I got involved with telecommunication concerts in the 70s, having musicians in different parts of the world communicating with each other and playing at the same time, and dealing with ‘time’ issues, and also with the idea of configuration spaces and scores. I began to think that the idea of linear time (the river of time, etc.) is NOT the way music works. Not the way interactivity works.
Music, in a way, manipulates the emergence of perceived time, but it can be an area in which one can experiment with the idea of multiple times. Imagine that every present has a fine structure, and every present has its own manufactured history and its own projected expectation of the future. A visual analogy would be the spread of these as if they are grains. So, I think about depicting fields, I Imagine various thought experiments.
Imagine that we start only with the concept of a ‘now’. But the ‘now’ has its manufactured ‘past’ and its projected ‘future’. Imagine that these slowly begin to separate. What happens? What emerges? I have a chapter in a book that is about that ('Propositional music of many nows' in D. Bogdanovic and X. Bouvier eds., 2018, Tradition and synthesis, Lévis, Québec, Canada:Doberman-Yppan). These are some steps of that thought experiment. When we look at the language we use, how do we actually understand what we mean? What does‘simultaneous’ mean? What does ‘separated’ mean? What is an event? All those things are really interesting to find out what we actually mean.
There are many experiences I have had where this becomes very useful to think about.
Here is an example of an early tele-concert. I had the opportunity in the late 70s, with the support of NASA, to actually do some experiments using biotelemetry data that was gathered from two sets of dancers on each side of the continent, and send them through a satellite to the other side of the continent where they would be sonified. They would cross over like that, and they would create an ensemble. I don’t have any documentation of that, but I have this. This is a time at CalArts in the early 90s, when Morton Subotnick and I had something there called the Centre for Experiments in Art, Information and Technology. We had a grant from the AT&T Foundation (which no longer exists) that supported about 5 or 6 years of doing experiments in tele-concerts. I got into doing some composing in which the time delays involved became part of the rhythmic structure of the piece. Here is an example using four Yamaha Disklaviers (upright computer-controllable pianos), two in Santa Monica and two in New York. We had another location in Santa Fe, New Mexico, all of these places linked. We built our own interfaces to send audio and video and MIDI data over ISDN telephone lines. Mark Coniglio designed those interfaces, he is the guy who developed Interactor and later, Isadora, the interactive media control software.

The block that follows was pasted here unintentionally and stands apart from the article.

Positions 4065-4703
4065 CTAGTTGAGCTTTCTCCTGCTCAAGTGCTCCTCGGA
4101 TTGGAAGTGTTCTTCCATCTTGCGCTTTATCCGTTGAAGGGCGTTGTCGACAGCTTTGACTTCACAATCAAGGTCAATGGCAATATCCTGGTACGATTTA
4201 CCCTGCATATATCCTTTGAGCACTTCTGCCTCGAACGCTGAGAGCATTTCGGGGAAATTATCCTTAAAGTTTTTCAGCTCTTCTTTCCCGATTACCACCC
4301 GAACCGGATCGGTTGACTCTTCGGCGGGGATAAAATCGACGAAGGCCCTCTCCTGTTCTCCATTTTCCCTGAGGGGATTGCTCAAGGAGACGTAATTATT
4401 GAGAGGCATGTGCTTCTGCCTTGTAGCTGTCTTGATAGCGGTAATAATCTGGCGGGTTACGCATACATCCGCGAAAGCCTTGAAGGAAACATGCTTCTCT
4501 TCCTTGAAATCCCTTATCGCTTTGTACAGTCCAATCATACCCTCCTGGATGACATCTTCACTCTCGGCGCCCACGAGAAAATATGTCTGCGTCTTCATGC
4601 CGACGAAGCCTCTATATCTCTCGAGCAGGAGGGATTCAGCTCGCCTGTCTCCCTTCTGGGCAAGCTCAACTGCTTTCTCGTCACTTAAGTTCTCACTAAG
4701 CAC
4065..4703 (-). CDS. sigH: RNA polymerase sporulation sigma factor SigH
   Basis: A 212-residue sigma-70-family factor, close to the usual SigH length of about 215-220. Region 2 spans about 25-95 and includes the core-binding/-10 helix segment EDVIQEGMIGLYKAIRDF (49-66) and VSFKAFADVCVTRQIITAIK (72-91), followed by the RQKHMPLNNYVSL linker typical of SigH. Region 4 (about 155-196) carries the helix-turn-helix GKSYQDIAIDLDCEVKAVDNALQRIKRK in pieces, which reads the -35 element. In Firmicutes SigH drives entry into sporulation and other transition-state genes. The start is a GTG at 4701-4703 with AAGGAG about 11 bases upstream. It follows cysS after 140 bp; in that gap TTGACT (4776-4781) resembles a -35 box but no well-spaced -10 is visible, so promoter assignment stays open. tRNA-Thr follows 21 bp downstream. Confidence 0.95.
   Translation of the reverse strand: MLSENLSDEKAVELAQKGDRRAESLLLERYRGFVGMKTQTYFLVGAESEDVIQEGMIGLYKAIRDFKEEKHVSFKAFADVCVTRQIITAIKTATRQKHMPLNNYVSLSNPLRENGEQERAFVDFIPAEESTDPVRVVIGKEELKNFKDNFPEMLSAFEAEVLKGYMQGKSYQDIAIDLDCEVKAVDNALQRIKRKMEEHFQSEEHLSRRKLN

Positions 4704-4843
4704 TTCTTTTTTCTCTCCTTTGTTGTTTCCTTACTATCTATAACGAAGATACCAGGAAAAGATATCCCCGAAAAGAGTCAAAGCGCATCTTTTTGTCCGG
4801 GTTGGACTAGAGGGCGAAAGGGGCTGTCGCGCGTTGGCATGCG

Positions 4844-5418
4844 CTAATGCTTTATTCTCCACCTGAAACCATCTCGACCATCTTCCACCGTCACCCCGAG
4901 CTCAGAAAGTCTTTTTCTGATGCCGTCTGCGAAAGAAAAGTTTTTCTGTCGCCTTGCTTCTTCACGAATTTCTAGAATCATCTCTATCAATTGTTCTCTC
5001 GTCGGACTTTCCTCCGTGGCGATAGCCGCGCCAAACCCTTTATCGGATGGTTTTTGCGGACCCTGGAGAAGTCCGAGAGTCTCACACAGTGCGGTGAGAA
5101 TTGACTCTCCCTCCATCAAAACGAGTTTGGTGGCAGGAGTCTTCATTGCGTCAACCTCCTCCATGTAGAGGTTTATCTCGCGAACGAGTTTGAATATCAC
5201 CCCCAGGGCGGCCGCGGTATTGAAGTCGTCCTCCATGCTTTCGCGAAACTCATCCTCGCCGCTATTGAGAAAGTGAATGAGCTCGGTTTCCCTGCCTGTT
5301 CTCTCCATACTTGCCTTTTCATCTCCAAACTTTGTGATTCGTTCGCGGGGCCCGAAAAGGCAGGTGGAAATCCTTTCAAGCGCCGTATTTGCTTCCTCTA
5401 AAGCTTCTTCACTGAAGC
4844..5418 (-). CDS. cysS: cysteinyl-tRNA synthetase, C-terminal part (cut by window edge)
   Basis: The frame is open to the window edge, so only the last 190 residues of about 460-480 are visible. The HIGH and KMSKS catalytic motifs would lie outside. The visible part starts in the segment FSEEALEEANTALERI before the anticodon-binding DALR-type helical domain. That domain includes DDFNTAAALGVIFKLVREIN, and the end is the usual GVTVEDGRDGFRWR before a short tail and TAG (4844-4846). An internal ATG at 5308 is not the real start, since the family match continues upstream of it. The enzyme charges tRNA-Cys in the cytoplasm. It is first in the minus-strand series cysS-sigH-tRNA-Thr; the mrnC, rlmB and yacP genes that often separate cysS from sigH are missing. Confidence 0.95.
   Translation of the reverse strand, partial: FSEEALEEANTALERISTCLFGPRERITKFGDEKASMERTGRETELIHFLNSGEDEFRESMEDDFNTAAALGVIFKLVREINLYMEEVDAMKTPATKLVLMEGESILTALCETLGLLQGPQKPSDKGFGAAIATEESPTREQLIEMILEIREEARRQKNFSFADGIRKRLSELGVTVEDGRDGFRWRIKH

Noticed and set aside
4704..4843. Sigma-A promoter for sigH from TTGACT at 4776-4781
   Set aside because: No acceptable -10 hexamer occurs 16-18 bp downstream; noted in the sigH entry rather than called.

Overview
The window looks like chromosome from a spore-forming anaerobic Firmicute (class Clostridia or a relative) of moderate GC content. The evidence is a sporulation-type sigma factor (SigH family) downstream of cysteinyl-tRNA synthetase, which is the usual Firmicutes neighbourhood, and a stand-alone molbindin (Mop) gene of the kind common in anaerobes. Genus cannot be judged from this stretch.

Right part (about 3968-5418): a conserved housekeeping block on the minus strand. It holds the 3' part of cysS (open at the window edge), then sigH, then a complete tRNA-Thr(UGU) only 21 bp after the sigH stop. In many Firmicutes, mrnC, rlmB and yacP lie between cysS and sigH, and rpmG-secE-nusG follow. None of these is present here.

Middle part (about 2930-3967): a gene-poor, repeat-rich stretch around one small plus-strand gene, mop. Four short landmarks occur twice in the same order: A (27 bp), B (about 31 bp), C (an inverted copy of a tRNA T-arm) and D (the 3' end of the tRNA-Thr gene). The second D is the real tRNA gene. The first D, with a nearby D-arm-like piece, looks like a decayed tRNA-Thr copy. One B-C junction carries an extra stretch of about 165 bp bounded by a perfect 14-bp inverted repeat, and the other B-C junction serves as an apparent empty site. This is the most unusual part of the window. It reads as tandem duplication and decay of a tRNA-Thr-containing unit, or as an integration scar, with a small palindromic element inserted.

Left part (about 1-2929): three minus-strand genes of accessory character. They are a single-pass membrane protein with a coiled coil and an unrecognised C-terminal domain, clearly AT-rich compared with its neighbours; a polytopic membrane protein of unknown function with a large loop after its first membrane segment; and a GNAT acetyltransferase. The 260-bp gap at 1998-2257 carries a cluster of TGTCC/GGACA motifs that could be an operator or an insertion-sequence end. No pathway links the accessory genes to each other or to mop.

I have to credit Erich Jantsch who wrote a book called “The self-organizing universe” (1980, Oxford, UK: Pergamon Press) for this idea of how to depict presents, a present. I have found descriptions very similar to this in the writings of Nagarjuna, the Indian philosopher.
Let me show you what I mean by ‘configuration spaces’. This is going to be in the form of scores. Here is one that dates from 1967. This score is 36 inches in diameter. At that time, I was interested in developing a graphic language that approached an idea of sounds made by instruments as being ‘raw sound’ (not notes). These symbols, each of these figures, have some kind of circle or box at each vertex, and that describes a way a sound can start and a way a sound may end. Along these lines are the transformations of that sound between its beginning and its end. The score is laid out as a map of various parametric relationships among the contents of those notations, which are rotated. The most obvious one visually is density, so there is a system of opposites. There was a transparent overlay and these maps were mounted, so the musicians could rotate them, which was a suggested way of coordinating an ensemble. A piece, or a movement of a piece, may be defined simply by ways of traversing: “We are going to play a movement where we make one traversal around the circle and each box will last for twenty seconds”, for example. The musician can rotate them to determine how they want to frame the material, or “we are going to go around one of the cloverleaf sections, which would take us through oppositions”, so we would find things on one side that are opposite in their parametric quality from the other side. Therefore, a form emerges due to the way it is laid out.